If you remember your experience taking the SATs, you might remember waking up way too early and bringing as many sharpened No. 2 pencils with you as possible. But today’s students might never have to experience the anxiety of correct bubble shading because their SAT experience might be digital.
The College Board, the company behind the SAT, announced earlier this summer that it would be expanding access to a digital version of the test, with a practice online version by September and then a full digital version in some districts in the spring, Education Week reports.
Last year, more than 5,000 students in 17 school districts took the SAT online within College Board’s “school day” testing program, which lets students take the test on a regular school day instead of the weekend.
While digital tests certainly provide efficiencies, there are some cons that go along with the pros.
Digital Tests Boost Efficiency But Require Preparation and Caution
Students who take the digital SAT might find the test a bit familiar. Education Week reports it will be conducted on a platform designed by the American Institutes for Research, the same organization that creates a number of state standardized tests.
According to Education Week, many states already require that students take PARCC and Smarter Balanced standardized tests online, so a digital version of the SAT will not be unusual for many students. The College Board indicates that more online SATs mean easier accommodations for students with special needs as well as an eventual quick turnaround time.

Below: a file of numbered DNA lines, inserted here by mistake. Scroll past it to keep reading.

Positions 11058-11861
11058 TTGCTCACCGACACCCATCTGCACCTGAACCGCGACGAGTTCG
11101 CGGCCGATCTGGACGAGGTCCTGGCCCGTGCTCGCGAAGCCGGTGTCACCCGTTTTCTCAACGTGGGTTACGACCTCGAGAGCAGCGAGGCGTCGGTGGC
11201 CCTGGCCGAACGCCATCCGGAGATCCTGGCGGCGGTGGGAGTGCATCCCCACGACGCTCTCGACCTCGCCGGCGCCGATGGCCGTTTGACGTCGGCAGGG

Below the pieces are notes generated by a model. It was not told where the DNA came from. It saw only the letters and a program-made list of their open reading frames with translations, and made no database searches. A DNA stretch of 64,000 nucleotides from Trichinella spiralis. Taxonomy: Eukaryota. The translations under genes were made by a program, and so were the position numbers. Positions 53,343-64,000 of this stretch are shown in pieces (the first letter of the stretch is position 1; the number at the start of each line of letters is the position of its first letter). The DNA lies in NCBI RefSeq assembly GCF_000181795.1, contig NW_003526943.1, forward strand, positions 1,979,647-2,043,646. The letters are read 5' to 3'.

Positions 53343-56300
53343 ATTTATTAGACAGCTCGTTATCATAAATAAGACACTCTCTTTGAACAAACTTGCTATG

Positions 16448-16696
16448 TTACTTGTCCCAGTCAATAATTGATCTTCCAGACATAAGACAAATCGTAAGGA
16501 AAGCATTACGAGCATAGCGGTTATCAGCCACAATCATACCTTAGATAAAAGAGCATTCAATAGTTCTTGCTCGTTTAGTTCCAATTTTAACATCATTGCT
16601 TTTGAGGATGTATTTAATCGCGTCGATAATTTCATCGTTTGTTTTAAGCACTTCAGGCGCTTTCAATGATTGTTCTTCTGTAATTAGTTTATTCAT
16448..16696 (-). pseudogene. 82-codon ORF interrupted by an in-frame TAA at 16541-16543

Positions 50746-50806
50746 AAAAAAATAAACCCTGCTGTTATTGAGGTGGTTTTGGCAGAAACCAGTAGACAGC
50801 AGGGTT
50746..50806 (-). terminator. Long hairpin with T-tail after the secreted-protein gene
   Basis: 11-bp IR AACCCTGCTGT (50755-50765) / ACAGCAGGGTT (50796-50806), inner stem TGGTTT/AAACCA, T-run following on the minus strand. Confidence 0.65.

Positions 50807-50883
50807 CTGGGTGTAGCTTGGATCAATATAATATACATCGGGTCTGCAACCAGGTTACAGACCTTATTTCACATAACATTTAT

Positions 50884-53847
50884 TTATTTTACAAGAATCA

But, digital tests also come with their own set of issues. For example, one study found students scored lower if they had trouble navigating back to previous questions. Other Education Week reports found that students’ scores on some tests were influenced by the devices they used.
CoSN CEO Keith Krueger tells Education Week that one way to avoid these negative effects is to make sure that all students are fully prepared for online assessment by using free digital tools. Educators say regularly giving students digital tests is another way to familiarize them with the process.
Another challenge of a digital SAT concerns cybersecurity. In Florida, a large distributed denial of service (DDoS) attack prevented students around the state from taking a digital standardized test for three days. At Miami-Dade County Public Schools, repeated DDoS attacks continued after the statewide threat ceased.
“We successfully mitigated the attacks, and testing continued,” says district CIO Deborah Karcher in the EdTech article. “But we’ve seen more attacks the past few years than we ever have, and they occur during the periods of time when we are testing.”
Schools can combat this risk by adopting intrusion detection for suspicious traffic and segmenting networks for testing.
And there’s always the paper option. The College Board will continue to offer the standard test for the foreseeable future.